Eemamwiciki Pen Pal Prompts

We know how easy it is to lose an email so we’ve created this webpage in order to keep all of the prompts we’ve sent out in one place for you.

Click on each heading below to read the full prompt.

▸ June 2023

This month we will experience the longest day of the year in the northern hemisphere, pahsaahkaahkanka ‘summer solstice.’ This day always falls within paaphsaahka niipinwiki ‘mid-summer moon’ and acts as the anchor for myaamia kiilhswaakani ‘myaamia lunar calendar.’ When pahsaahkaahkanka nears the end of paaphsaahka niipinwiki, it is an indicator that waawiita kiilhswa ‘lost moon’ will be added in the coming winter.

What do you plan to do with the extra daylight in the summer months? Do you plan on going to any community gatherings?

You can learn more about pahsaahkaahkanka and myaamia kiilhswaakani on Aacimotaatiiyankwi.

▸ May 2023

Warmer weather and the end of the school year means gatherings of friends and families for many people. Share with your pen pal some of your favorite memories of family coming together. It doesn’t have to be a graduation or even a spring event!

How do you address and talk about your relatives? Do you use Myaamia kinship terms for anyone? You can read a bit about the kinship term for cousin on Aacimotaatiiyankwi. What other kinship terms would you like to learn? If you or your pen pal need help, send us an email at and we’ll do our best to help you out!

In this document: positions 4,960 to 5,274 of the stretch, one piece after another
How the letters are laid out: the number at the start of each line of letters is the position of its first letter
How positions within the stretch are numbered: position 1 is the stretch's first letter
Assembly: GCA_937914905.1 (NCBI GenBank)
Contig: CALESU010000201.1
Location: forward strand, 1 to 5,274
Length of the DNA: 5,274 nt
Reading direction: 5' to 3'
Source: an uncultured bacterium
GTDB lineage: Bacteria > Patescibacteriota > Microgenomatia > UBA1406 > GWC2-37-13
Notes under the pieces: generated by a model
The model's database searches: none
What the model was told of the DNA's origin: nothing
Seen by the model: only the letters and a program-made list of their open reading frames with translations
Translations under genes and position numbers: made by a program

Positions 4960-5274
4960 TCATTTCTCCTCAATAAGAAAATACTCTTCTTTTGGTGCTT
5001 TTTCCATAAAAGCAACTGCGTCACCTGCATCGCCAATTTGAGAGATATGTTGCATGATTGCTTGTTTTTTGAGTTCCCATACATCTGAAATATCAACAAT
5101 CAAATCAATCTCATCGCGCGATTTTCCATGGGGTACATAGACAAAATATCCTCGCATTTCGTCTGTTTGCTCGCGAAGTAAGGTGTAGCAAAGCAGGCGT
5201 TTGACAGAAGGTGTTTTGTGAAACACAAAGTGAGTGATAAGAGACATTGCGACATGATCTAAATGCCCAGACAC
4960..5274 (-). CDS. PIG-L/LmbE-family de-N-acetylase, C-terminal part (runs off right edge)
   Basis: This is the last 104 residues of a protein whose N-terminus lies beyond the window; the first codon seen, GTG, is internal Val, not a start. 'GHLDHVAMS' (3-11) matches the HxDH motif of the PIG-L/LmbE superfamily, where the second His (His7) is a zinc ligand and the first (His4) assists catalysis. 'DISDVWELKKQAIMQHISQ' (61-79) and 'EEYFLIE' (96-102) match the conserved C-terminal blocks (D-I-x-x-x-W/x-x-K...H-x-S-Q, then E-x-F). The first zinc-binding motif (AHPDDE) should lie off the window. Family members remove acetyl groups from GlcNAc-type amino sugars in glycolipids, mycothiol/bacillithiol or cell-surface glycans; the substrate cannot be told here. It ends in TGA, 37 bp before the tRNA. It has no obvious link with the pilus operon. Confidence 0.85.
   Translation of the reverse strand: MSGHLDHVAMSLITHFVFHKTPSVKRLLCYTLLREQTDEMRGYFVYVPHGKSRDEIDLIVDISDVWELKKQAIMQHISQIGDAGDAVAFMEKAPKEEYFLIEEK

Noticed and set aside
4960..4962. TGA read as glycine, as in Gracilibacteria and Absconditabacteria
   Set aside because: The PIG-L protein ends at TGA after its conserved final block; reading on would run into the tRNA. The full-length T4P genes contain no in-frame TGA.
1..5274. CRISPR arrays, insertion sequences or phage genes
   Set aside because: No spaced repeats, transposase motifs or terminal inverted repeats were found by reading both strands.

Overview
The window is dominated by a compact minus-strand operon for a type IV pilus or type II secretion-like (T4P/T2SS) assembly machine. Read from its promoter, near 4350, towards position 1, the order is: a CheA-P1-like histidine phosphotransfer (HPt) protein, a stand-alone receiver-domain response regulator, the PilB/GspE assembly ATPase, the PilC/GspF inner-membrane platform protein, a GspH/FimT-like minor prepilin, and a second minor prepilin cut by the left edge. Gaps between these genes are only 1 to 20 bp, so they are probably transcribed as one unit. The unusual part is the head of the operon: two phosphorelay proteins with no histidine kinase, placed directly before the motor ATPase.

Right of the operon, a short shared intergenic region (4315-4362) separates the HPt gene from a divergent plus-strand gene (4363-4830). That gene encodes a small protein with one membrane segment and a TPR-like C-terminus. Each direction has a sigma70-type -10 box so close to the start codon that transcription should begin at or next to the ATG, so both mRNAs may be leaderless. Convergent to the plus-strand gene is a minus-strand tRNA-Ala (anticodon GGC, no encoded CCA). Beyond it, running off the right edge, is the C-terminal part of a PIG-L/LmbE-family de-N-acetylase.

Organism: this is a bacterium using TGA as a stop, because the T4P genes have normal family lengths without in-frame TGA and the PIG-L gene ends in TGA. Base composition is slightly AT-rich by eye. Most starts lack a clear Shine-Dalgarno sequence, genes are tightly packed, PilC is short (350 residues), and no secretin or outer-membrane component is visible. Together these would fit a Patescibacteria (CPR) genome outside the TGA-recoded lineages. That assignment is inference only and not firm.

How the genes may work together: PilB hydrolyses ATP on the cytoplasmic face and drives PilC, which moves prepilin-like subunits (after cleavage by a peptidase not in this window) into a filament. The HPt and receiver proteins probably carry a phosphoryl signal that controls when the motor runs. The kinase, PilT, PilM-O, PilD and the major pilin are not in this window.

▸ April 2023

It’s the time of year where we look forward to the weather warming and our environment waking back up. Many people spend this time outside hiking, going to the park, and enjoying the sound of rainstorms. What are some of your favorite things and memories from this time of year? Are there particular Myaamia events that stand out? Are there other events that come to mind?

▸ March 2023

We’re just about a week away from applications for the 2023 Summer Programs being available!

If you plan on participating in this year’s summer programs, what are you looking forward to the most? If you are not able to participate, what are you looking forward to about this summer?